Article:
“Our concept is basically how me and Layomi, the other Co-Head of Hypnotiq, get into a time machine… to save the future of hip-hop… We crash, and then all the robots come in so we start dancing with them, but then at the end, there’s a big explosion, [which is] what we wanted to stop. We wanted to stop hip-hop from blowing up, basically,” Basquiat said.
According to multiple performers, Grasshopper’s acts varied in their interpretations of the theme of “The Future,” with topics ranging from climate change to the evolution of dance. Zar Cordova-Potter ’20, theater director and producer of Grasshopper, expected most people to take the theme literally, but much to her surprise, this was not the case.
“We were worried that people would take ‘The Future’ and put robot costumes on… The amount of creativity that people went through is honestly astounding—we thought that there would be one or two people that went somewhere creative with it. Instead, everyone just completely revolutionized everything—I was so impressed,” said Cordova-Potter.
With a combination of shimmering bells and coordinated harmonies, Handbell Choir begins the annual show with their take on ‘A Whole New World.’ Starting off relatively soft with linear melodies, the bells grow in intensity and eventually merge together, chiming a final chord in unison before the lights go out. Alana Yang ’21, member of Handbell Choir, believes that the song directly relates to how people view the future: a whole new world.
Yang said, “At the beginning of the year, we had a list of pieces that we were planning to perform and ‘A Whole New World’ was a part of it. So it just happened to fit into this theme of the future, and that the future is a whole new world, something that’s different from the world that we live in now, so we thought that was something we could perform for Grasshopper.”
Footsteps, JVNE, and Blue Strut used their performances to present their belief of what the future would look like: a more equitable world filled with female empowerment. To display that concept, the dance groups chose songs and choreography that would emphasize this message.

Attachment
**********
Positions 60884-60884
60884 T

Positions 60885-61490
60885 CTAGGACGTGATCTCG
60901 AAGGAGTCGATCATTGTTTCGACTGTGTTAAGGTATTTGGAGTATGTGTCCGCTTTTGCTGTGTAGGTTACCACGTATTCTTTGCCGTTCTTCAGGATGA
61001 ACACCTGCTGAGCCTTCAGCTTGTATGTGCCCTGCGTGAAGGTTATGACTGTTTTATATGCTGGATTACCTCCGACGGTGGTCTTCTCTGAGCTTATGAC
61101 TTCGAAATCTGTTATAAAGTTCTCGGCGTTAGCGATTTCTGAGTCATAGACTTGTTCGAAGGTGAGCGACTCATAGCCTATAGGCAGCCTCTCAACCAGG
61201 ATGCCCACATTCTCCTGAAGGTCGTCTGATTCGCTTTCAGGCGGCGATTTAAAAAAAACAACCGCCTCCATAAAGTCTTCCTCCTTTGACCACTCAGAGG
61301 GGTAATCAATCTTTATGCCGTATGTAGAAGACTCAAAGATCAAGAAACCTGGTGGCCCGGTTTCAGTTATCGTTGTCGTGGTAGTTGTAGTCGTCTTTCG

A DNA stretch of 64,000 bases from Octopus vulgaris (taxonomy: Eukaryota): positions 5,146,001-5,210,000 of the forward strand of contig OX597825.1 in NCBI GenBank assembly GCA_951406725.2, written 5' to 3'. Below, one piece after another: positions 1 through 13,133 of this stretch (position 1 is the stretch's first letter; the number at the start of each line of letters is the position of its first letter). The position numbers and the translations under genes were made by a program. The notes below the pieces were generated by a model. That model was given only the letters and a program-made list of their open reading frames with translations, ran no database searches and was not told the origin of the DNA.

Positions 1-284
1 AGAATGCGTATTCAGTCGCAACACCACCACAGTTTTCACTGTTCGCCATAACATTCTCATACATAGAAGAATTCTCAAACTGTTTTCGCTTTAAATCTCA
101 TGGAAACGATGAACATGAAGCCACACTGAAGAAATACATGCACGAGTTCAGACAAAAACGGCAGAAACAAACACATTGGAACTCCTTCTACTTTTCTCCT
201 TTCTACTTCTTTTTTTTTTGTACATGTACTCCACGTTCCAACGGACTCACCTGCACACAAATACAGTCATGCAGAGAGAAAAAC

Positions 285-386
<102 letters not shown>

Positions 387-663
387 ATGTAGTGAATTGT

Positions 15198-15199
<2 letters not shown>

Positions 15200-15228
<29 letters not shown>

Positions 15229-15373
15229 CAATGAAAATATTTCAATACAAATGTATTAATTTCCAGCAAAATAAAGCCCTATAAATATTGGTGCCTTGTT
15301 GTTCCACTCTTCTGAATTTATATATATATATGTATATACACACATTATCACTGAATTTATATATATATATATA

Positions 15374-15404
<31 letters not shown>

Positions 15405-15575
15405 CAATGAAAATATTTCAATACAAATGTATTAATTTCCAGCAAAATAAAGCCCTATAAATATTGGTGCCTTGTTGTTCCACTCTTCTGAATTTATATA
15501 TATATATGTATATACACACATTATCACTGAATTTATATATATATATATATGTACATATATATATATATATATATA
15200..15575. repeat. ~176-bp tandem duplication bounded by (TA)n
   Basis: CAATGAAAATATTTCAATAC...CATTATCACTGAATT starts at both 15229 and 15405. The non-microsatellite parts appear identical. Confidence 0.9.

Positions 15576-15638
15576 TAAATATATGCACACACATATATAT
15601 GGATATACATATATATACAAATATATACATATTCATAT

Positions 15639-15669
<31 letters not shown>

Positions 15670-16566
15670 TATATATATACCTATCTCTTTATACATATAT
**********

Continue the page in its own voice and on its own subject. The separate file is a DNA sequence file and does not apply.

Natalie Shen ’20, a member of JVNE, said, “Traditionally a lot of K-Pop dances, for females, are usually very feminine and really fragile. So we decided that we were going to be women, but do a traditional guy dance, so we decided to bring a lot of power into our song, and it’s futuristic in the sense that [first], there’s Asian women on stage and [second], the song is questioning the future and how women can be bosses. So we fell in love with that concept and ran with it.”
Other groups decided to take a look back into their own art form’s past in order to reconcile the present and shape the future. Fusion began their act with the roots of Afro-Carribean dance, but changed their choreography mirroring the changes that happened to their style of dance throughout time.
Claude Sayi-Amen ’21, Co-Head of Fusion, said, “We didn’t know really know how to fit [the theme of future] into Afro-Carribean culture, but then we said, ‘Why don’t we focus on the African diaspora and the history of our culture?’ So that’s why we start off with the quote, ‘Culture doesn’t make people, people make culture.’ We go through the different times of Afro-Carribean, then Hispanic, and new Afrobeat tech dances throughout a timeline.”
The show ends with a performance from the band The Turn-Offs, playing “I Melt With You” by Modern English. Band members form a semicircle on stage, donning retro visor shades. Accompanied by electric guitar and roaring drums, the song provides a triumphant ending to the hour-long performance.
Cordova-Potter offered another interpretation of “The Future,” choosing to focus on Grasshopper itself and its legacy. She believes that Grasshopper should reinvent itself rather than rest on its traditions, year after year.
“When we originally thought about ‘The Future,’ in a big way we wanted to tear down the history of legacies that Grasshopper has. There are a lot of groups who feel that they’re guaranteed to get into Grasshopper, because they’ve gotten into Grasshopper in previous years or the groups themselves are really old—they feel like they’re well-established on campus. We wanted to [say,] ‘No! This isn’t about the past. This is about the future.’ This is about upcoming groups, about new ways of revamping the old groups, about who are you going to be,” said Cordova-Potter.
Grasshopper will have four performances this weekend: Friday at 6:00 and 9:30 p.m. and Saturday at 8:00 and 9:30 p.m.